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Statistical modelling and estimation for spatiotemporal data with oceanographic applications

Final Report Summary - OCEANDATAMODELS (Statistical modelling and estimation for spatiotemporal data with oceanographic applications)

The volume and variety of data collected from our oceans is rapidly increasing, from instruments such as surface drifters, sub-surface floats, underwater gliders, satellite altimeters, and acoustic sensors. There are now billions of observations, and the analysis of this data is key to our understanding of climate change and the environment at large. This project was concerned with developing new statistical methods for the analysis of such datasets. We sought to build models that could exploit the volume of data to estimate new features of the ocean, at previously unresolved resolutions.

A particular focus was on data from the Global Drifter Program, a vast and unique collections of observations encompassing most of the globe’s ocean surface. In total over 20,000 drifters have been deployed since 1979, resulting in over 100 million observations of measurements including surface velocity, sea surface temperature, and salinity. The challenge with such datasets are that the drifters are moving in time and space, so rather than observing fixed-point measurements, we instead observe “trajectories” where the observations from each instrument are moving across and between the oceans. This challenge required new models and new statistical methodology for their implementation.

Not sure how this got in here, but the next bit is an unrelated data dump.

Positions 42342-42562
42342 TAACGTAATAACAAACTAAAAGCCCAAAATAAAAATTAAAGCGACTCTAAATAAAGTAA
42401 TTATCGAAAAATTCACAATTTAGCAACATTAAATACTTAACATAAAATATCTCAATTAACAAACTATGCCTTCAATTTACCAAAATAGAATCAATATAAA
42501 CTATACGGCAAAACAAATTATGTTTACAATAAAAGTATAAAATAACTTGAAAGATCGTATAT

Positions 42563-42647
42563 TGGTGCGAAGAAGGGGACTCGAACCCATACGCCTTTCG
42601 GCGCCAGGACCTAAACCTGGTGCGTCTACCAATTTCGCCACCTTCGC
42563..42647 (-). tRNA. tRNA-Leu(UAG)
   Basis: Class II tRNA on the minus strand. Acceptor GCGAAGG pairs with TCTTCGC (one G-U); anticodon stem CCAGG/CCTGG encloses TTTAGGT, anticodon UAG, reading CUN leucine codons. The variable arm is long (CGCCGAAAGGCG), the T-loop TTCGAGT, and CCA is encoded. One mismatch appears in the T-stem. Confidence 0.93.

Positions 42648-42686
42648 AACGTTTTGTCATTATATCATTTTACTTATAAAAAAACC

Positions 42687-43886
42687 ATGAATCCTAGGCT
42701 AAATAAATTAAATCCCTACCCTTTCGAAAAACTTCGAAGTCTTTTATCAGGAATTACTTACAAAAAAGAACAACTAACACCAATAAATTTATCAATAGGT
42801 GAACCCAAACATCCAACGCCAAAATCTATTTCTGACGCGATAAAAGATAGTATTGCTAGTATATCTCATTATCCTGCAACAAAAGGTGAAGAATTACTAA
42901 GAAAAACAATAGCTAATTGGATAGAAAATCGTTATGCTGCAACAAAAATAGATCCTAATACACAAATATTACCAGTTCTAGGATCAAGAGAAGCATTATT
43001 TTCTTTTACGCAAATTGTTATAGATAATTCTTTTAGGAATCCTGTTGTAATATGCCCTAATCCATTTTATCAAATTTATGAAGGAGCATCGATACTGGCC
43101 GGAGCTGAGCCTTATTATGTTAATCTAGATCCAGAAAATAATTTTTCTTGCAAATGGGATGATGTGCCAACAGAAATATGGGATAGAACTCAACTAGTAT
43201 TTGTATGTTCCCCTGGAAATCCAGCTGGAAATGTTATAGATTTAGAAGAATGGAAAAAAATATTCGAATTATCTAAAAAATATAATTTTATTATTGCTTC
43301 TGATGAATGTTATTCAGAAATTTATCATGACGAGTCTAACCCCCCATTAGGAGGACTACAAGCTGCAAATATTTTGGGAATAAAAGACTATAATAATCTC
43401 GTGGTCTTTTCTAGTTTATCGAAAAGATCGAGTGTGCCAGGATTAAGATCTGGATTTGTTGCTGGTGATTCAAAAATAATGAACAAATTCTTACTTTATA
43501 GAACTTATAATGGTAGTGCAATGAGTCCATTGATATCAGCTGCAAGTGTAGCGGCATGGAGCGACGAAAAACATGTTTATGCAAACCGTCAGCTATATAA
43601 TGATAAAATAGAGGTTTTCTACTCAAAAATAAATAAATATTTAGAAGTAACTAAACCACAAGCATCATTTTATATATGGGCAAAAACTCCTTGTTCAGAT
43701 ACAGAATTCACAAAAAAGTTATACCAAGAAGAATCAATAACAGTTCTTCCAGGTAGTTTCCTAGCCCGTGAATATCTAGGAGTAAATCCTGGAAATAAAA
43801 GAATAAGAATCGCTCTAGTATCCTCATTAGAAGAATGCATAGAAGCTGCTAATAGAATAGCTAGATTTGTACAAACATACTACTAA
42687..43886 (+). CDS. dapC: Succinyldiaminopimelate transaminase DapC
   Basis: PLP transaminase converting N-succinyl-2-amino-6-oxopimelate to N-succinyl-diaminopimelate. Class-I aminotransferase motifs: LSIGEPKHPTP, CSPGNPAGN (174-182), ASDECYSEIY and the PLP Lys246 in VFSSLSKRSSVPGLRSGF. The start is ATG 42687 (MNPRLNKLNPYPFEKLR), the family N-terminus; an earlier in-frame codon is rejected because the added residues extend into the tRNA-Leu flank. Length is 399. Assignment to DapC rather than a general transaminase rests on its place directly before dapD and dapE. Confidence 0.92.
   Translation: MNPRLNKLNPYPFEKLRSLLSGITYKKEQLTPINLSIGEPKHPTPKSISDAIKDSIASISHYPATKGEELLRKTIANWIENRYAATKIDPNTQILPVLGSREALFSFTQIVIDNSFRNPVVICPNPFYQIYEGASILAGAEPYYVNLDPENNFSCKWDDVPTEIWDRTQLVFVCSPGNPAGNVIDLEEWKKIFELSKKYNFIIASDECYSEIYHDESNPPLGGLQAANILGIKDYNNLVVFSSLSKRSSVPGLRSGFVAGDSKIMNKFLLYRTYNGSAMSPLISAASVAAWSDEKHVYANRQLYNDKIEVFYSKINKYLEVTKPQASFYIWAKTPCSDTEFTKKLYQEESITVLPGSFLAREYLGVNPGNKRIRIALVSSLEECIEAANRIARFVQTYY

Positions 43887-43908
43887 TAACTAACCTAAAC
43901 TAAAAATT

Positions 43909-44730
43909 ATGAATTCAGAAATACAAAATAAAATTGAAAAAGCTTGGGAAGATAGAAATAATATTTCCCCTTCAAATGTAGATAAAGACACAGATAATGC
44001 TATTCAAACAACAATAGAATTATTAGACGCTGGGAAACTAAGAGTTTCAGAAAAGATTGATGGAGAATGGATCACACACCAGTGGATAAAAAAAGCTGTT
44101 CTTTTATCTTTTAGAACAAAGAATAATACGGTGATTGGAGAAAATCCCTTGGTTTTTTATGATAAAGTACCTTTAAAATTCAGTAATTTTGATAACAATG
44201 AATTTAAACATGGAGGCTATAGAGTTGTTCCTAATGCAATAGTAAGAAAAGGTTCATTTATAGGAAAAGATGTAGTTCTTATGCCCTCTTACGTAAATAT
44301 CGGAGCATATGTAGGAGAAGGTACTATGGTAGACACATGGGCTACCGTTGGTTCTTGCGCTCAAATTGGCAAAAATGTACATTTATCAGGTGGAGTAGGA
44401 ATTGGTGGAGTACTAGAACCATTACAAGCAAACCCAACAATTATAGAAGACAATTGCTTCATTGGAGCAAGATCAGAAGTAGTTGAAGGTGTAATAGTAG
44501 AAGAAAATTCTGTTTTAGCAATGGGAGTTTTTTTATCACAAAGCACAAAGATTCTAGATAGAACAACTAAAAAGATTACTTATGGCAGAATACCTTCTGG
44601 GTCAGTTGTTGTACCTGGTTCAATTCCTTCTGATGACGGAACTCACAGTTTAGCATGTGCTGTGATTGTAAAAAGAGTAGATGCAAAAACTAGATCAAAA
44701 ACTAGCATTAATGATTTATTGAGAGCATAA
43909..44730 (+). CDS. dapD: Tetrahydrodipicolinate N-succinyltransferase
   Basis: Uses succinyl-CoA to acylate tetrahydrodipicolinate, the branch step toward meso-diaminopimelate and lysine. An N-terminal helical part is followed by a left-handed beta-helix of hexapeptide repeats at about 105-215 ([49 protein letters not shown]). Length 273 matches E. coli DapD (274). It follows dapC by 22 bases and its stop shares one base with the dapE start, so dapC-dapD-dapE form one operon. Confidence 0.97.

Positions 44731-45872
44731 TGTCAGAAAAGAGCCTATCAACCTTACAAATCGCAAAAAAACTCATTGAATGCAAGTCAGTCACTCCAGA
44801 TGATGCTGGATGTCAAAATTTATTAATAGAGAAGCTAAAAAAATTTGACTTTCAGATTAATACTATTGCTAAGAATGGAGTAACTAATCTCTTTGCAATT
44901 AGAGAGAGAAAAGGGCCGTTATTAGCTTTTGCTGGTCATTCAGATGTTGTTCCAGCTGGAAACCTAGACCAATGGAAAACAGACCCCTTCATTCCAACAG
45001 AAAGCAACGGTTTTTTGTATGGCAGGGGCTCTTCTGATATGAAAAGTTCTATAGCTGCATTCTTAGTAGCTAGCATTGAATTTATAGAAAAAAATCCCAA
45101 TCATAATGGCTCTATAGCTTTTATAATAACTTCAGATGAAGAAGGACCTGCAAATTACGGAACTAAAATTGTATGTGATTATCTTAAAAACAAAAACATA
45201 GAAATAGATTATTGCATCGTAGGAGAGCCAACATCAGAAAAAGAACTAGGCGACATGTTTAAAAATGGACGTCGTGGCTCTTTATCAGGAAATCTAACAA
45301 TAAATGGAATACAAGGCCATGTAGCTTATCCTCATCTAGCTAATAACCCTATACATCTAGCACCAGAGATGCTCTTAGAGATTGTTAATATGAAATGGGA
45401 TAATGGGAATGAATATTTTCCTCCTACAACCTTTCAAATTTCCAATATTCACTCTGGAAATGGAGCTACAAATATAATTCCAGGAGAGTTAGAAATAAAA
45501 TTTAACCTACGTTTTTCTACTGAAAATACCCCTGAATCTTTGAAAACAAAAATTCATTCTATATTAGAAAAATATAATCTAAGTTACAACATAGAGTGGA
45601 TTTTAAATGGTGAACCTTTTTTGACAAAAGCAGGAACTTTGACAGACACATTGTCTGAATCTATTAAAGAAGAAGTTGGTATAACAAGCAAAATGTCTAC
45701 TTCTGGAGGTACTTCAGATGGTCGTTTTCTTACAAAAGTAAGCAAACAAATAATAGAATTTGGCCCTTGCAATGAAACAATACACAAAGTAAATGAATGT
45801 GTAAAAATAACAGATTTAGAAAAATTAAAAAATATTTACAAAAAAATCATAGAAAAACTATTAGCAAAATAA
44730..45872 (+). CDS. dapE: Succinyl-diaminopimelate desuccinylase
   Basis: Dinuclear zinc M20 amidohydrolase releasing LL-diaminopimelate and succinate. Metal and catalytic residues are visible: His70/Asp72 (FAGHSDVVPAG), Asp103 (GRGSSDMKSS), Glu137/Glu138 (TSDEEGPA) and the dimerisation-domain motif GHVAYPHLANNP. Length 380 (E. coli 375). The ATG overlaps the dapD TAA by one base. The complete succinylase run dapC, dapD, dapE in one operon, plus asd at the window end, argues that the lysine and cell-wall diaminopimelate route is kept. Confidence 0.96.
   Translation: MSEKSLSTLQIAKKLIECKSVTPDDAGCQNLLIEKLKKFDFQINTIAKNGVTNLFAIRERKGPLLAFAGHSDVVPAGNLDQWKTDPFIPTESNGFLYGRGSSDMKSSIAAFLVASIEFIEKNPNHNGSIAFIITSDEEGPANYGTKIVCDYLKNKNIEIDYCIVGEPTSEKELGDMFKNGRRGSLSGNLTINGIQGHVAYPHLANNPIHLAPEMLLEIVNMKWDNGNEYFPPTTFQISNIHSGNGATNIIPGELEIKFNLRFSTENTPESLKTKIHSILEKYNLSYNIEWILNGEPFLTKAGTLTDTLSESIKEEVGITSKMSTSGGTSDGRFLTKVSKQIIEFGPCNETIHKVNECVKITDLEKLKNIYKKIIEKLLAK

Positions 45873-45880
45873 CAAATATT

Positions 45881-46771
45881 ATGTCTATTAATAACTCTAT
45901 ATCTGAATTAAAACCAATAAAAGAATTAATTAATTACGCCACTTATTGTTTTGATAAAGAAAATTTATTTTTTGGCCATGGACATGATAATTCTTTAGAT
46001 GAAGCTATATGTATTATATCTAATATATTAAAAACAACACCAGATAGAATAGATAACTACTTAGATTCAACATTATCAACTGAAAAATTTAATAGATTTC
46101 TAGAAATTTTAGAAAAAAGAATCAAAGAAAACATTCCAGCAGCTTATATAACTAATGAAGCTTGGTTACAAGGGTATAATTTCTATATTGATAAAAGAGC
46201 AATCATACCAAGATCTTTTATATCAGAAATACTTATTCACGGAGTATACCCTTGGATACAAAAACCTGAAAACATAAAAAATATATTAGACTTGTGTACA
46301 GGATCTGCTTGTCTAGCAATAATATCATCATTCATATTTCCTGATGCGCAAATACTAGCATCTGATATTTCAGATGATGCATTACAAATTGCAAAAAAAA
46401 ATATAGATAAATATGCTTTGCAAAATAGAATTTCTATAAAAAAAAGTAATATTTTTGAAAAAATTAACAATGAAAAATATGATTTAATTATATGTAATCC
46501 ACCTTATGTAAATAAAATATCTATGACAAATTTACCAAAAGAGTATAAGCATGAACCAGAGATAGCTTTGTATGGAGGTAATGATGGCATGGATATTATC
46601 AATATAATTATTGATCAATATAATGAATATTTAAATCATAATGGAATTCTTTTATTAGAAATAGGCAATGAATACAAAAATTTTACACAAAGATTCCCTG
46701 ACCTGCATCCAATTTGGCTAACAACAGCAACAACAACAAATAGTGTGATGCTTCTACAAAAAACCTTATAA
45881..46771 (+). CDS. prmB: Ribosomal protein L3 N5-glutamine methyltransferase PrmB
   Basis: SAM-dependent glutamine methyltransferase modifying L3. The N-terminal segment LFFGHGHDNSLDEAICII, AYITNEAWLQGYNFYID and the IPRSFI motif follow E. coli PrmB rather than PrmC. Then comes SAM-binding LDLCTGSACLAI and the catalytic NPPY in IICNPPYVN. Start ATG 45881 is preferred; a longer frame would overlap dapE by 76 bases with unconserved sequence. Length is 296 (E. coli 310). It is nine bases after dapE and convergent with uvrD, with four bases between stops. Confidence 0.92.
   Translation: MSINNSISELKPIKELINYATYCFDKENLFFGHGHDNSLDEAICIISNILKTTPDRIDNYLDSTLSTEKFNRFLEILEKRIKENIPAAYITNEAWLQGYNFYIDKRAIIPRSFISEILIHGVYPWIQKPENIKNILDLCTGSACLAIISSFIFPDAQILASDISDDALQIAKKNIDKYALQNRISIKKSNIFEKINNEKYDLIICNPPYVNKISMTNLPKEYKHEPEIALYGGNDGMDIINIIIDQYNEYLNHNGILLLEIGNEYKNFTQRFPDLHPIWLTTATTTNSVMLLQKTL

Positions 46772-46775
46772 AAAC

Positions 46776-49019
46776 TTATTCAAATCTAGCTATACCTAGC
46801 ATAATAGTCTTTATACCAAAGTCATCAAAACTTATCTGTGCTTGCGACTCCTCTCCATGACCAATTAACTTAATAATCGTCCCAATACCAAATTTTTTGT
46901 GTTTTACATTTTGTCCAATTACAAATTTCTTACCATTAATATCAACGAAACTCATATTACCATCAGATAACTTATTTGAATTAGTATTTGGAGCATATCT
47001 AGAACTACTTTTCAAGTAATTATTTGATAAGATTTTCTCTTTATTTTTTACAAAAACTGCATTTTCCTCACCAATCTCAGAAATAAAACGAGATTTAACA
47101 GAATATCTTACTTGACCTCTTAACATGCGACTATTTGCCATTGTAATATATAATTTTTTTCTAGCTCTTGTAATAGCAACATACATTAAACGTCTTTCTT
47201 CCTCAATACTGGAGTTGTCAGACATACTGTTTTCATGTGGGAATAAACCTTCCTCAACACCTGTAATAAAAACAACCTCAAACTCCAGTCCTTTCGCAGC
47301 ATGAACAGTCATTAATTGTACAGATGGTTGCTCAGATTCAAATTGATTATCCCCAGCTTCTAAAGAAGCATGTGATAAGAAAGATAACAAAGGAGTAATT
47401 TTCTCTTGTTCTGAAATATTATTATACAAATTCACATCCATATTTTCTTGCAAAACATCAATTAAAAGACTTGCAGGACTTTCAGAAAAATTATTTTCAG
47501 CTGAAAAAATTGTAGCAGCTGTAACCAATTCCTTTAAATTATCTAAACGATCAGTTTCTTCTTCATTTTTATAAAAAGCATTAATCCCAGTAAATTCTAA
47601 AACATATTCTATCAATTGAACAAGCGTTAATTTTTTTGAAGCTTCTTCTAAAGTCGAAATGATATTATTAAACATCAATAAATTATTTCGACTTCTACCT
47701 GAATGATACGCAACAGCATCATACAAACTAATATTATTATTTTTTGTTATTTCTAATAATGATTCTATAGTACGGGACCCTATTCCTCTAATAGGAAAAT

The main contribution of this project was the delivery of a fully-integrated statistical model (from design to implementation stage) that can be used to better understand the trajectories from drifters and related instruments. Our model uses stochastic processes to describe the variability and uncertainty that is inherent to drifter trajectories, in addition to capturing swirling rotational oscillations caused by the Coriolis effect - the effect due to the Earth’s rotation on its own axis - as well as from tides and local features known as eddies. Details of our model have been published to both the statistics [1] and physical oceanography [2] communities. Furthermore, the results from our global analysis have been disseminated at leading international conferences such as Ocean Sciences, the American Geophysical Union Fall meeting, the European Geophysical Union General Assembly, the Joint Statistical Meetings, and the Royal Statistical Society Annual Conference.

The implementation of our model to large-scale data required several new methodological developments in statistics and spatiotemporal data analysis. These include a computationally-efficient procedure for estimating parameters from the model [3], a method for simulating synthetic data from the model [4], and methods to check whether the assumptions of the model hold for a particular dataset, in this case local stationarity [5]. We also contributed to a new interpolated product from the Global Drifter Program dataset [6], which was then used in subsequent analyses to maximise the resolution of our output.